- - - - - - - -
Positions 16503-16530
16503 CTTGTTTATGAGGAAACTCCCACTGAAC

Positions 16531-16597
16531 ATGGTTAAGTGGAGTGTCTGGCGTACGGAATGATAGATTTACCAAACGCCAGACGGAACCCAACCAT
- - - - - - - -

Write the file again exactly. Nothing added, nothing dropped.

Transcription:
Positions 16503-16530
16503 CTTGTTTATGAGGAAACTCCCACTGAAC

Positions 16531-16597
16531 ATGGTTAAGTGGAGTGTCTGGCGTACGGAATGATAGATTTACCAAACGCCAGACGGAACCCAACCAT